It is fair to report that our sport has enjoyed great success at recent Olympic, World and European events. You may well argue that it has never been healthier and that we live in a golden age of success. If you look at the international achievements of the likes of Anna Sloan, Greg Drummond, Michael Goodfellow, Scott Andrews, Tom Brewster, Claire Hamilton, Vicky Adams, Lauren Gray, Eve Muirhead and David Murdoch – to name but ten, and in no particular order – well, you cannot really argue. These people have been prepared to commit wholly to their sport; they have given up huge amounts of time and effort and, yes, they are living their dream. But the rest of us should never forget that they didn’t achieve this success by accident: they visit the gym regularly; they put in as much work to their sport as the rest of us do to our jobs and, though the highs are undoubtedly high, they come at a price.
Such is the lot of any top sportsperson in the UK today. You want to get to the top? Commit. End of. And when there is lottery money available to fund all of the coaches and support staff, then that is fine. Sorted, in fact.
It is up to the sport’s governing body to do the next bit. I am going to call it “the pipeline”. The pipeline is important for two immediate reasons
· The top chaps need to be kept on their toes; they need to be kept “honest”; they need to know that if they slip – even fall – then there will be someone else in the wings willing and able to leap into their place.
· There needs to be a succession plan in place; we need to think long-term. It is all very well thinking of these top players as being long-term solutions, but life is about change, so there needs to be a Sarah Reid willing to step into the shoes of a departing Claire Hamilton, for example. Oh. There was; so that’s OK then as well.
To be serious for a second, we actually do have at least a couple of teams in both ladies and men that are serious challengers for the Scottish Championships this year. I am thinking of the likes of teams MacDonald, Brewster and Edwards in the men and Gray and Fleming in the ladies. Any one of these teams should have been exposed enough to top-level competition (as well as being serious, regular visitors to the business ends of our national championships) that, if push comes to shove and they find themselves representing their country at World or European level – well, they should be able to make a fist of it.
Last season, in the controversial absence of the two Olympic teams, teams Barr and MacDonald came out top in their respective Scottish Championships and went to the World Championships. Unfortunately, neither team threatened the podium, but the experience gained will always be there in the memory banks if the same thing happens again.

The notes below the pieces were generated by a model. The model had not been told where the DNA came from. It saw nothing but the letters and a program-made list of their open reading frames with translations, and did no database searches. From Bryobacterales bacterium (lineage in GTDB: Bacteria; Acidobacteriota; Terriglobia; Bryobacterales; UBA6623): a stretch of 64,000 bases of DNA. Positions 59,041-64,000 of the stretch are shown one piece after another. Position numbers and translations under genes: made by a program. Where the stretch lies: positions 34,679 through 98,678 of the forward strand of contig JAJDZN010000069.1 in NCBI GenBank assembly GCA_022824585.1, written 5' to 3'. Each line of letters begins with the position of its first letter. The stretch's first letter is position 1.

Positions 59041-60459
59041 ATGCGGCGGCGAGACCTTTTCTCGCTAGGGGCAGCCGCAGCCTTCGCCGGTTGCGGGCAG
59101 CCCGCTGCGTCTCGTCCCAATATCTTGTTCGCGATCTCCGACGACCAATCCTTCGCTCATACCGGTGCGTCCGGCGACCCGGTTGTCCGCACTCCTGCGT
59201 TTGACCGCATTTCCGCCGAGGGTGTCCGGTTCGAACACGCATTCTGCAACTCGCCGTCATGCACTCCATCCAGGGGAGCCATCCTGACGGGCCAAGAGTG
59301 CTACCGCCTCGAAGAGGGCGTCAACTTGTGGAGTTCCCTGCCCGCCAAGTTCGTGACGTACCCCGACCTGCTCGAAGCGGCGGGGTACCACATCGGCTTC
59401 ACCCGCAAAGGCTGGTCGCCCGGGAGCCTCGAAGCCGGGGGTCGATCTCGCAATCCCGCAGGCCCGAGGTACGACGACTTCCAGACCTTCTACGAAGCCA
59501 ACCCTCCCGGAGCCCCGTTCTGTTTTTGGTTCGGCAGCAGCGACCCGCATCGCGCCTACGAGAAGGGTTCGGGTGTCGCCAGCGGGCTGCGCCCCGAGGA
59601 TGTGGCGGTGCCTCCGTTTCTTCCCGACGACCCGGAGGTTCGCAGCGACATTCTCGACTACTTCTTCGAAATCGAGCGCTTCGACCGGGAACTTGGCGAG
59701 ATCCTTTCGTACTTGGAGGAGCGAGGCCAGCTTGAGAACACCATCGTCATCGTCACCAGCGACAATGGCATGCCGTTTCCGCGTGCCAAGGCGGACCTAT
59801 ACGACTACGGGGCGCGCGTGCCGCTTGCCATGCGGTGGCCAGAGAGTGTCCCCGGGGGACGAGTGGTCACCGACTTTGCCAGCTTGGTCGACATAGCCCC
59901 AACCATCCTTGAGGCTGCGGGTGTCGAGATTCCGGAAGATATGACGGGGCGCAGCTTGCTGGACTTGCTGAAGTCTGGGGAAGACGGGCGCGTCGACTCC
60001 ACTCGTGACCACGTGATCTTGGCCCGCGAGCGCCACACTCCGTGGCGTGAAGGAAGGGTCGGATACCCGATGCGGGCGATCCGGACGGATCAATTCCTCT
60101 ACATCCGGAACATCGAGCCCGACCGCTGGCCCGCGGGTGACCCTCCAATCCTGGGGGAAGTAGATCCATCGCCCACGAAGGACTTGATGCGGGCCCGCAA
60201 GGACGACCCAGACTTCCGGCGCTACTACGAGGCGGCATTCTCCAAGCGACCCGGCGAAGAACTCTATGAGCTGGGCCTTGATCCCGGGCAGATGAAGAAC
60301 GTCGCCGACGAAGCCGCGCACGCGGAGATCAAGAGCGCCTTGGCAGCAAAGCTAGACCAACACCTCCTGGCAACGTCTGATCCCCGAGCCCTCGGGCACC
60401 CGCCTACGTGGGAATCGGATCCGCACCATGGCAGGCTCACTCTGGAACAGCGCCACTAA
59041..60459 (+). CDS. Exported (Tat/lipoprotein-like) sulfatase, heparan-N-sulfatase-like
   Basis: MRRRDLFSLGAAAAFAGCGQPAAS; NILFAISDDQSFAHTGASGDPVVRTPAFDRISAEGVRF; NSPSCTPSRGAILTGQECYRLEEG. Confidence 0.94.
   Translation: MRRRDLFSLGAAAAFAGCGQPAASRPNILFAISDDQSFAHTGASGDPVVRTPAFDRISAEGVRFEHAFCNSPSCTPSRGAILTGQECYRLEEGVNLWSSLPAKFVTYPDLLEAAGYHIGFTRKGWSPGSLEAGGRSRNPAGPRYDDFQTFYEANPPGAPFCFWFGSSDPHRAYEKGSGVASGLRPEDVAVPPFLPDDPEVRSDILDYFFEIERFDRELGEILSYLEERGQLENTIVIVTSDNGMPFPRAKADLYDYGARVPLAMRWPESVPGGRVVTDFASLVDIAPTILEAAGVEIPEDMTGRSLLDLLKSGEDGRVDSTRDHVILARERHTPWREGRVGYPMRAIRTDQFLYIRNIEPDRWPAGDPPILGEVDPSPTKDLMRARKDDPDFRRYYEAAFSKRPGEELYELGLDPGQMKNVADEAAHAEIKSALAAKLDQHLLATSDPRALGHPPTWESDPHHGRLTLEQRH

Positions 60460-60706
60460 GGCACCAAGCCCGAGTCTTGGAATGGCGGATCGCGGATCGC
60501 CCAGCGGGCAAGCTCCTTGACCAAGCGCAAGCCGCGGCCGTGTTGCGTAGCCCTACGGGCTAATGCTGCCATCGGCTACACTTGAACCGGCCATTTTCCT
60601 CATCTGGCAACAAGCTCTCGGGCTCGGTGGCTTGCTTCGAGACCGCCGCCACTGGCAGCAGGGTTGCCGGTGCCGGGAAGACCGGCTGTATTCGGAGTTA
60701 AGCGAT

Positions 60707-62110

Earlier this season, Teams Edwards and Muirhead won the European play-off in Scotland and therefore took on the far more perilous trip to the European Championships. For team Muirhead, this was all grist to the mill but for team Edwards, this was their first outing on the serious international stage (with apologies to sundry Junior and European Mixed Championships) and the stakes were high indeed – qualify Scotland for the World Championships. As the week ground on, the wee Andrex puppy was becoming increasingly agitated, but they came through in the end – as did the ladies with a Bronze medal win over Denmark, their slightly surprising conquerors in the 3v4 play-off game.
So – a story of mixed success then and I think that there are some learning points here for the HHYs. I’ll bullet-point them as follows
· The Scottish Championships remain an important calendar event and the stakes in this open competition should remain high. Bottoms should squeak. Top teams need to be kept “honest”.
· Serious competition is important, so ensure that you have at least two “other” teams that can step up to the plate. This means funneling funds in their direction as well and sending them off to at least three Champions Tour events in the period September to December/ early January.
· Maintain the age-group championships, but let the youngsters pick their own teams until at least age 18. Let them enjoy competing with friends; allow them the space to become enthused with the game before you channel them inexorably into teams when they are still too young.
There’s other stuff as well, but that will do for the moment!
Sorry that it has been quiet here for so long and many thanks to those of you whom I have met in my travels and who have encouraged me to take up the fingers again.